Sonic Curiosity Logo

Indie Electronics: Antherius, Stefan Erbe, Gen Ken Montgomery, Sleepwalker

decorative rule

ANTHERIUS: 2008-03 (CD on Decursus Media)

This CD from 2008 offers 46 minutes of lighthearted electronic music.

Injecting pop, rock and techno sensibilities into an EM foundation, this music possesses a delightful bouncy quality even when the tunes are designed for an ambient effect.

Dreamy electronics flow with soothing distinction, employing subdued percussion and bass tones to flesh out the pieces. Instances of piano, harpsichord and woodwinds provide additional substance without getting bogged down in any ethnic flair, leaving the tunes to shine with a new age purism.

The electronics are pleasant and amiable, establishing an easygoing mood with twinkling keys and churning atmospheric backdrops. Swaying tonalities achieve a chilly mien with their holistic infiltration. Even when a growly edge is utilized, the sound retains a congenial nature.

The percussion is understated, existing to goad rather than to drive the melodies. Conventional drums lend an earthy touch to some songs.

These compositions exhibit a complacent cheeriness that can be quite infectious. The tunes are delicate and heartfelt, touching the soul with their balmy charisma. The pop, rock and techno influences are often submerged by an overall calm that gives this music a commercial character.

decorative rule

STEFAN ERBE: Speed of Life (CD on ErbeMusic)

This release from 2008 features 54 minutes of bouncy electronic music.

Joining German synthesist Erbe on one track is Bernhard Woestheinrich.

Erbe’s electronics are crisp and breezy, exuding a sense of sparkling optimism that is impossible to ignore. Most of the notes display a crystalline buzz that combines nicely with the breezy auxiliary chords used to establish a cheery secondary layer within the music. A touch of synthesized orchestral airs assists a few passages to achieve a very atmospheric disposition.

While deeper bass tones are featured, even these possess a distinct buoyancy that banishes all darkness and any hint of gloom. This dedication to uplifting tuneage is integral to Erbe’s music, producing a deliberate jubilation that is highly infectious.

A peppering of e-perc provides lively propulsion that often borders on outright techno. Some tracks avoid obvious percussion, instead utilizing sharply defined electronic noises in rapid sequences to approximate rhythms buried in the mix. Despite these techno allusions, the beats are far from relentless, but carefully organized to enhance the songs instead of overwhelming them with exhausting tempos.

The song with Woestheinrich featured treated cybernetic vocals amid twinkling notes and quirkily shifting chords.

These compositions exemplify a joyous celebration of life in union with technology. The melodies are appealing and energetic as they sashay along bouncy paths designed to mesmerize while stimulating all of the listener’s nervous energy into a dance ethic.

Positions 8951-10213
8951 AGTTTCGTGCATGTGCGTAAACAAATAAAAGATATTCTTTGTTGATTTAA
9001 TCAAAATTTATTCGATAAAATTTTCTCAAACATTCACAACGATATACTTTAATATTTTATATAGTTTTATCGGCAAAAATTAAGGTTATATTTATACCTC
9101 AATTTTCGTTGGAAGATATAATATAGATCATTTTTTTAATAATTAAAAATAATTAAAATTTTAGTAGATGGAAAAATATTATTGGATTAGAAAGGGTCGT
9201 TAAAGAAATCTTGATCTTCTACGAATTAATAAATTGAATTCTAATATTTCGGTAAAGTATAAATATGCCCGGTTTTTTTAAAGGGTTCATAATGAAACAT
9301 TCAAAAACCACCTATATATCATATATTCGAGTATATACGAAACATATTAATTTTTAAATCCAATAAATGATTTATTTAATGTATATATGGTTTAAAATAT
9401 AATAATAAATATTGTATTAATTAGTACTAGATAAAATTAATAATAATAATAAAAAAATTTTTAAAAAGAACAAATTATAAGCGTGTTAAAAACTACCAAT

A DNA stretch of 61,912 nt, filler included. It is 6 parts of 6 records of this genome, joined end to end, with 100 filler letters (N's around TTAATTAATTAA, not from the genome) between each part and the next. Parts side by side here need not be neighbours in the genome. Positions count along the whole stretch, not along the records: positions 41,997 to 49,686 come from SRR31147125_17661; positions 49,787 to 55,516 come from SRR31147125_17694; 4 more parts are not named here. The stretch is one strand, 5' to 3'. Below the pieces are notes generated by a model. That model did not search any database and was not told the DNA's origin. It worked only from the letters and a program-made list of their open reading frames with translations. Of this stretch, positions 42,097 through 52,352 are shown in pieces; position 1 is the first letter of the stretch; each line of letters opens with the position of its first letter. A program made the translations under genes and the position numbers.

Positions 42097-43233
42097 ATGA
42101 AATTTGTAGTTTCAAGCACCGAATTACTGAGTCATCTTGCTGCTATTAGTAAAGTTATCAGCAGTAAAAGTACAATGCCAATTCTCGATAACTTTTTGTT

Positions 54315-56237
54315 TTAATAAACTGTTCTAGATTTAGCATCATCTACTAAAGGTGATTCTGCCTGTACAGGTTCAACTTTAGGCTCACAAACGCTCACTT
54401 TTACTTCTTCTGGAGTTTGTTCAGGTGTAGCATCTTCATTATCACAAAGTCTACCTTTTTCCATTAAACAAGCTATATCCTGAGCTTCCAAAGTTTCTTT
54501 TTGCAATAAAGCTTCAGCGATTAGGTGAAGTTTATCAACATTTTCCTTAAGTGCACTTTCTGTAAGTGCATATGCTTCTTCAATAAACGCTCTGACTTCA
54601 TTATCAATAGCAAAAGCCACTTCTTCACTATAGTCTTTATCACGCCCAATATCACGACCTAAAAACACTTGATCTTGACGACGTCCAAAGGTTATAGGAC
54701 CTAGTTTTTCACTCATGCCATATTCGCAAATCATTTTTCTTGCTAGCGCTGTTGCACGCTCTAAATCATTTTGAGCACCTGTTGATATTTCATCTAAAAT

decorative rule

GEN KEN MONTGOMERY: Drilling Holes in the Wall (CD on Monochrome Vision)

This CD from 2007 features 75 minutes of experimental industrial music.

Track one was originally released on cassette in 1990. Clocking in at 29 minutes long, this industrial epic embodies a grating penetration the psyche through abrasive (often painful) means. Power tools blend with harsh cybernetic tonalities, producing an atonal excursion into desolate and hostile regions. The piece is relentless in its efforts to test human tolerance, but manages to retain a mechanical charm.

The second and third pieces were originally release on Montgomery’s “Beyond my Ken” album in 1989. Both employ a plethora of sounds and moods, mixing electronic explosions with pensive incidents of less intensity to generate strong doses of relentless tension. The second of the two features hints of melody, albeit crunched underneath a host of aggressive electronic noises.

The last two pieces are previously unreleased. Track four explores a realm of vicious impacts and tearing metal sounds. Track five (an excerpt from a live performance at the DDR in Eoserkirche in 1986) features some spoken bits buried amid a constant tone of bellicose character, which eventually gives way to a flood of grinding rotary sounds and nasty pulsations.

Overall, a particularly fierce selection designed for maximum agitation.

decorative rule

SLEEPWALKER: Amenti (CD on Sleepwalker Music)

This release from 2007 offers 64 minutes of stately music.

Electronics are hardly the dominant instrument here; percussion and strings (both orchestral and guitar) provide integral support to the tuneage. While the music is generally comfortable, a certain pep is present, elevating the songs with a regal power.

The electronics generate atmospheric textures that serve as an excellent foundation for more melodic keyboards. Riffs drift with delicate character, communicating an emotional puissance that stirs the heart while mesmerizing the ears.

The percussion is relaxed and understated, yet conveys a buoyancy to the tunes with pittering bongos and sinuous drum beats.

A bevy of other instruments appear--melancholic flutes, rumbling bass, romantic guitar, pensive orchestral elements--each contributing an embellishment that expands the basic melodies with lavish seasoning. Their augmentation frequently defines each song’s personality.

Female vocals lend a classical edge to this music. A few tracks feature masculine vocals, exploring a realm that celebrates life.

These compositions strive to deliver contemporary electronic music to a more accessible venue with the addition of familiar instruments. The electronics become simply an aspect instead of the dominant factor. This full range of sound bestows a universal appeal on the tuneage, bridging modern and ancestral influences with bewitching charm.

decorative rule
Entire page © 2008 Matt Howarth.
All rights reserved.
Webpage design by Stasy